Dr. Martha Perez examines Maria Lebron in a room at the Community Health of South Florida, Doris Ison Health Center on February 21, 2013 in Miami, Florida. (Joe Raedle/GETTY IMAGES)

Retailer CVS was in the news Tuesday for requiring that all of its 200,000 employees who participate in the company’s health-insurance plan get a health screening (paid for by CVS) that assesses their weight, height, body fat and cholesterol levels-or pay some $600 more for their health coverage a year. The Boston Herald, followed by publications including the Los Angeles Times and Gawker, reported that if employees do not submit to the health assessment by May 1 then their annual health insurance costs will increase.

The interest in the story is understandable. Critics worry that the request could be invasive, even though CVS has been clear that a third-party administrator would be reviewing the data and would not share it with the company. No matter how private the information may be, sharing weight and other health details can feel a little unnerving.

Yet I’m actually surprised there’s as much interest in the news as there seems to be. CVS is hardly the first company to make such a request: According to human resources consultancy Aon Hewitt, 83 percent of respondents to a 2013 survey of more than 1,000 U.S. employers said they offer some type of incentive to employees for taking a health-risk questionnaire or submitting to a biometric screening. Other companies even go much further, asking employees not only to submit to a health-care screening but to actually meet certain blood pressure or cholesterol thresholds, or at least agree to work toward improving them, to receive the discount.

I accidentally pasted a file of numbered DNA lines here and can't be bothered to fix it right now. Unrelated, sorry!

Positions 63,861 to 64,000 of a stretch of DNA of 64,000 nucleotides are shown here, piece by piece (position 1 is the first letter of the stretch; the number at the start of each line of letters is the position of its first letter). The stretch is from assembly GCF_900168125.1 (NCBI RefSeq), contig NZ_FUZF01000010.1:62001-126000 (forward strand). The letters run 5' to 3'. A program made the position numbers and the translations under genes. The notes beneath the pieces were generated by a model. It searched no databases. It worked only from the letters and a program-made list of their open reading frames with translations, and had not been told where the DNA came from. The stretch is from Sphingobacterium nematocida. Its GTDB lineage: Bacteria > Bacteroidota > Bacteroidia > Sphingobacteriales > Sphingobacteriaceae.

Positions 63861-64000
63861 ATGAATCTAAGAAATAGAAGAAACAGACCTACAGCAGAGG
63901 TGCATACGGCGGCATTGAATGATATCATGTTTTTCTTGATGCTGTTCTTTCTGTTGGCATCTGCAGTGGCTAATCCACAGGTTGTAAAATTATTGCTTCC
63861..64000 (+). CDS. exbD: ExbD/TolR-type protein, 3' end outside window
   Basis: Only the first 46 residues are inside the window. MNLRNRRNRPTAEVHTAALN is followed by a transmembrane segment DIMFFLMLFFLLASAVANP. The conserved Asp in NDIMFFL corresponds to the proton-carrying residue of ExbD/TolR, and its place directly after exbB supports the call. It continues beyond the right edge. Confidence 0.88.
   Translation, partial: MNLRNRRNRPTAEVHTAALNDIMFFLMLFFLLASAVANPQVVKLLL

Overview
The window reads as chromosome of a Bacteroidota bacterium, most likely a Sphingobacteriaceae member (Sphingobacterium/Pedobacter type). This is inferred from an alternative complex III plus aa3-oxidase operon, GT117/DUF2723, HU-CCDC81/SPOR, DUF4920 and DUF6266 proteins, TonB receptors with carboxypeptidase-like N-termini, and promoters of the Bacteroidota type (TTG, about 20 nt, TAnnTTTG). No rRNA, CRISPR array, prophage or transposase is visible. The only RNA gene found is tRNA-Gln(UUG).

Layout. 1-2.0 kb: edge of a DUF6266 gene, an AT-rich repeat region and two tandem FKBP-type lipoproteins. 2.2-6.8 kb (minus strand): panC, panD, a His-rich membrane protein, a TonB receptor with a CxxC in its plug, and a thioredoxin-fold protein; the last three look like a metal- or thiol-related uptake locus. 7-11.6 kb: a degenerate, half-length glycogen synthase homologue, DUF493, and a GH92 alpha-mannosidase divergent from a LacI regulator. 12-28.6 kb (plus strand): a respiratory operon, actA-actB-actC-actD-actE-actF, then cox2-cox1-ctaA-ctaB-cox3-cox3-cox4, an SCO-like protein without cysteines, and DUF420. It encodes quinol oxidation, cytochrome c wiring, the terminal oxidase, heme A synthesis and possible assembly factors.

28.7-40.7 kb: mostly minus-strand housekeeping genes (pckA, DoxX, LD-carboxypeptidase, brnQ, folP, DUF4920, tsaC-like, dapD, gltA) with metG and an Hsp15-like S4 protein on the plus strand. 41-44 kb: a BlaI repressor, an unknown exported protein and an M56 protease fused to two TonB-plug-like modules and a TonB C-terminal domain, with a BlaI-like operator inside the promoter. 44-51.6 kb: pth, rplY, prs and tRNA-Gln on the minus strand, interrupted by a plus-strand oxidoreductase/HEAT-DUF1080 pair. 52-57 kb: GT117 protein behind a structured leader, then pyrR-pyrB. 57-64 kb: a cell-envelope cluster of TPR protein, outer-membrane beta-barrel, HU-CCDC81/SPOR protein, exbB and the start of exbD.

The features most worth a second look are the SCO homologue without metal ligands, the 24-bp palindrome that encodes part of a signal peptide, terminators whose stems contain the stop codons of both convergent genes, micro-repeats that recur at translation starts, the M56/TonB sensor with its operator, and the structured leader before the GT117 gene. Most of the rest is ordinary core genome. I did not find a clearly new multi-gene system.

The real question to me, however, is not whether employers should ask workers to submit to a health screening, it’s how they should motivate them to do it. According to the data from Aon Hewitt, 79 percent of those employers who use financial incentives give rewards for screenings, whereas only 5 percent dole out penalties. (The rest use some combination of both.)

That could be changing, though. Stephanie Pronk, a senior vice president in the consultancy’s health and benefits practice, said in a phone interview that some 50 percent of the survey’s respondents said they would strongly consider switching to penalties in the next three to five years. “The general philosophy has been you tend to want to reward people for those behaviors,” Cronk says. “But there’s also a very strong body of literature that says [penalty] has a greater impact.” She emphasizes that because the literature is split on what works better-the carrot or the stick-leaders need to decide what works best for their specific organization’s culture.

For CVS, the answer appears to be the stick. In the past, the company rewarded employees with a discount for participating in a health screening, but it has since decided to charge those who don’t comply in order to “accelerate the participation of the employee base,” says Carolyn Castel, CVS’s vice president of corporate communications. And what do employees think of the change? “Anything we say would be strictly anecdotal,” Castel says.

Who knows how employees will respond. Asking non-participants to pay more or giving a benefit to those who sign up is, in a sense, the same thing: In either case, the employee who doesn’t take the health assessment ends up paying more than the employee who does. But while one approach sends a message that’s encouraging and positive, the other can feel punishing — however much the program may be “voluntary.” How that plays out in a company’s culture is hard to measure, but there are risks. Anytime leaders decide to forego the carrot for the stick, whether to boost employees’ job performance or to improve their body mass index, a lot more needs to be weighed than just the cost to the bottom line.